Dawn Wink: Dewdrops

Writing, Teaching, Language, Landscape, Life

The Nest Behind the Skull

30 Comments

Signs of spring

March 26

On March 26th, our family discovered a bird had built a nest behind the skull next to our front door. This began a time of wait, watch, and wonder for our family. Some of you have shared this experience through photos and my notes, as it unfolded. Here is the journey as a whole.

March 30 – Eggs in the nest behind our skull!

March 30

March 30

March 30 – And then there were three.

March 30

March 30

April 1 – And now, four…

Nest 1

April 1

April 12 – Look who just hatched! I checked this morning and there were four eggs. Came home just now to two baby chicks. I’m thinking we’ll wake up to two more.

Nest 2

April 12

April 13 – And, now there are three. It was fascinating to watch the process of the past two weeks and how the mama bird shifted the eggs around in the nest. When we checked this morning, Noé said, and I’m not making this up, “Oh, they grow up so fast! Look, they already have feathers.”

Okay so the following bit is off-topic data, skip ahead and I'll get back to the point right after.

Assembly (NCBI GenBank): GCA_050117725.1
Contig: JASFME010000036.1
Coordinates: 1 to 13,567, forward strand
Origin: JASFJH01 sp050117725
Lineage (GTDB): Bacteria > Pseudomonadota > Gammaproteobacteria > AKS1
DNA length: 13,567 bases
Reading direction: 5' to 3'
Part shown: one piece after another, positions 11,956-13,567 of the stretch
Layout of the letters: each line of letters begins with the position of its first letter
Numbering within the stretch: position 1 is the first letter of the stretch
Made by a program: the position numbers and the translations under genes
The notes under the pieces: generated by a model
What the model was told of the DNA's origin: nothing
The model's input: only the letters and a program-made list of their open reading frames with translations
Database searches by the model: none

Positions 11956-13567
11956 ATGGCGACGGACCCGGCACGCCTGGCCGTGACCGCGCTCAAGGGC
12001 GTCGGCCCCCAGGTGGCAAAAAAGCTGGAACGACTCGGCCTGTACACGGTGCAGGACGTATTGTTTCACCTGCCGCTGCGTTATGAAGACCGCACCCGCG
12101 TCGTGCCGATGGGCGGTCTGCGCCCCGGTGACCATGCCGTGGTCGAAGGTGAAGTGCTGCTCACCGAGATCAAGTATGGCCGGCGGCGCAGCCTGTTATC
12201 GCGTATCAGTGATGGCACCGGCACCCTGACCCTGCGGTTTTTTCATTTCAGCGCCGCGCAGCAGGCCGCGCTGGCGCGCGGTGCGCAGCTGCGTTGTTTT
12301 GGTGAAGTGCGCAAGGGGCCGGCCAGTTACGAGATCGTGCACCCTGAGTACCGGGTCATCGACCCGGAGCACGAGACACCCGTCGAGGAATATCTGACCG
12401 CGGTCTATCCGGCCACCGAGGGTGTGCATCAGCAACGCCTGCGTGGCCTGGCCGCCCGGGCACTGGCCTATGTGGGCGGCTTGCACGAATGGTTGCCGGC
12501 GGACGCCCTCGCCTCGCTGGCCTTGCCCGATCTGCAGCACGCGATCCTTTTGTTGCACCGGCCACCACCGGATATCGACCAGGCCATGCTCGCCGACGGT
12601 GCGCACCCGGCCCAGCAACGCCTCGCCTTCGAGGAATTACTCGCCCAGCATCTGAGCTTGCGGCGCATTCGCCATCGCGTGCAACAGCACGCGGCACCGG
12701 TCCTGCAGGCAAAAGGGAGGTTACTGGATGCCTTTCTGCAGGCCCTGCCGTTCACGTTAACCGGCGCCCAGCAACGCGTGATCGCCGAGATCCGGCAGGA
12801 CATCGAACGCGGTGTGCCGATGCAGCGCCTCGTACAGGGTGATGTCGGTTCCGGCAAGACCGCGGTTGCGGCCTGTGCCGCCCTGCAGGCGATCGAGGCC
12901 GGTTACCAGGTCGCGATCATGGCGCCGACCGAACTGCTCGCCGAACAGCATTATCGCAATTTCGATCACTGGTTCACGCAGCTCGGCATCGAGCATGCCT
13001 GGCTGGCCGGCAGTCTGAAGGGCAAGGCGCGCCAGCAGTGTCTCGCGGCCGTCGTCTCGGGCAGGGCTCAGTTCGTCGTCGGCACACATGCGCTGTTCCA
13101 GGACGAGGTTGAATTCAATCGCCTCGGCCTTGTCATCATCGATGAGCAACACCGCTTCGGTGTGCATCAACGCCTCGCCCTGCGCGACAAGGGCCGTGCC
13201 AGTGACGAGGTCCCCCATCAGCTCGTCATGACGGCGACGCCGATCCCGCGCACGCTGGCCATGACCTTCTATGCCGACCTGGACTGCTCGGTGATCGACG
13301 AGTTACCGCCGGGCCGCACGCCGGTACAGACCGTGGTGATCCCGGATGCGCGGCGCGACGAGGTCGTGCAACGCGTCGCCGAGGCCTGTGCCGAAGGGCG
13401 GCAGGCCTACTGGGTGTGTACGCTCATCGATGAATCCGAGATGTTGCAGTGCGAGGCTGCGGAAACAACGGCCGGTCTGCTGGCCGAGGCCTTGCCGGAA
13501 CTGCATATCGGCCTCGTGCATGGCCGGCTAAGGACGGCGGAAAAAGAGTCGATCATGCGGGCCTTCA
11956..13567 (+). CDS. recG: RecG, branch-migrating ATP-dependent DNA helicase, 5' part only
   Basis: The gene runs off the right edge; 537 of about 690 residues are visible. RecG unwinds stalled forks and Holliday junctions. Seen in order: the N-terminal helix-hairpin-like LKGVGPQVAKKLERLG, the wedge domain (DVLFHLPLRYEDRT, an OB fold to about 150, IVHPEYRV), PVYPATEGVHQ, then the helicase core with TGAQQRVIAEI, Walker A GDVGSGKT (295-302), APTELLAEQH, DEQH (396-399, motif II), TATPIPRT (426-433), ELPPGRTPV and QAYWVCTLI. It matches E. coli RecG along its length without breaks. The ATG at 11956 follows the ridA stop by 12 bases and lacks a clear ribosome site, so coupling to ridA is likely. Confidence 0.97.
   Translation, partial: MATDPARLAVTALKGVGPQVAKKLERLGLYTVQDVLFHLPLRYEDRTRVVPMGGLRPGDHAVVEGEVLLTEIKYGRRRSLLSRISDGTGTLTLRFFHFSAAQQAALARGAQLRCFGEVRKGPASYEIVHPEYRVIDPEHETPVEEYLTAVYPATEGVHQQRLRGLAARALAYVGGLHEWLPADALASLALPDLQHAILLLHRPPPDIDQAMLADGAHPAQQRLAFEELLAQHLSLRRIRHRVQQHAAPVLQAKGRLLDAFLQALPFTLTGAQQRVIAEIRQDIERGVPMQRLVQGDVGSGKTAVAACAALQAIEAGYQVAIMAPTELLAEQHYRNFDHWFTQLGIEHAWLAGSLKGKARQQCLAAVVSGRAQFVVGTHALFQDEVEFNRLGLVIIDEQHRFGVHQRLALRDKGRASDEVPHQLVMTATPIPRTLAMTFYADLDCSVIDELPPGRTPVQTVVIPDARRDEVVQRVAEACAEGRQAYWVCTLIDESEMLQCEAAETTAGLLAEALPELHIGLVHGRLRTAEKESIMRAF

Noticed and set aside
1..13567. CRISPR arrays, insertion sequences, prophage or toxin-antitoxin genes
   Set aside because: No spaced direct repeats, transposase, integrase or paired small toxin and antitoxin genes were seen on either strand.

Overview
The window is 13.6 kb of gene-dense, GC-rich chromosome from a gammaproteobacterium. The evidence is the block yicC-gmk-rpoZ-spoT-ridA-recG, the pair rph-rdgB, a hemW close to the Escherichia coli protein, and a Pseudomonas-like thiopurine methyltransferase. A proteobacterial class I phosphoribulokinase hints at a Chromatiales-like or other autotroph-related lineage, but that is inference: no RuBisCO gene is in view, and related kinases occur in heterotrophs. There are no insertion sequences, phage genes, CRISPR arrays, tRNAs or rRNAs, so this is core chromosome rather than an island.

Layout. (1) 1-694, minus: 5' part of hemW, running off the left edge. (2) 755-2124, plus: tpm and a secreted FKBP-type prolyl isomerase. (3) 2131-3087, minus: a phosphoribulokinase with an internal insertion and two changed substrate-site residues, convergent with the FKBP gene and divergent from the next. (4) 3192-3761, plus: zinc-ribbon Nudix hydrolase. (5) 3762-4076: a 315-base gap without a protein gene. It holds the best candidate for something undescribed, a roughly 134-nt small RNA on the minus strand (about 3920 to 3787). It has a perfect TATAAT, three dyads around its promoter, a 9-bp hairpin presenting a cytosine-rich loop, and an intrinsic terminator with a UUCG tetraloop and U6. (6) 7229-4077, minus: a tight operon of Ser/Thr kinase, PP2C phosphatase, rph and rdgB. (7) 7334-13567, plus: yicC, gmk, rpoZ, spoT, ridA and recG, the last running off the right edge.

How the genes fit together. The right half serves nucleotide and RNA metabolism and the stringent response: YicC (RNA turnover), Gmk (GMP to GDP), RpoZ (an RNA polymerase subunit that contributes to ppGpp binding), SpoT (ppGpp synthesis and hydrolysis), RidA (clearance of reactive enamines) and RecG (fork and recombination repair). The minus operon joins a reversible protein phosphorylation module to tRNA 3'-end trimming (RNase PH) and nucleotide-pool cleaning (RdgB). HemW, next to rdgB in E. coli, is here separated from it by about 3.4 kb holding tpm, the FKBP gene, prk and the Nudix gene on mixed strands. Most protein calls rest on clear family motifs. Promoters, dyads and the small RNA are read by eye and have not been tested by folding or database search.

One lone egg remains, Noé said the other three babies are saying, “Come on in there! Come out!” And the lone little bird in the egg responds back through the shell, “No way. It’s too cold out there!”
Nest 3

April 13

April 14 – Sunday morning and everybody is sleeping in.

Nest 4

April 14

April 18 – Time for breakfast behind the skull.

Nest 5

April 18

April 21 – Babies are now sprouting tiny feathers. I learned they’re called pin feathers. This makes me think of my own nest.

Nest 7

April 21

April 23 – Bellying up to the bar behind the skull.

Nest 8

April 23

April 28 – The birds today. We can imagine it will be long now, before we go out to an empty nest. The front door is open and we hear a chorus of chirping when the mama bird feeds them. 

Nest 11

April 28

April 30 – And then there was one. The other three took flight today. They don’t seem to go far yet and prefer to hang out on a nearby bush. This last one flew a little bit and came back to the nest behind the skull. This week there was quite a bit of discussion about the type of bird, whether house finch or sparrow. After a lively discussion among serious birders, I believe house finch was the consensus.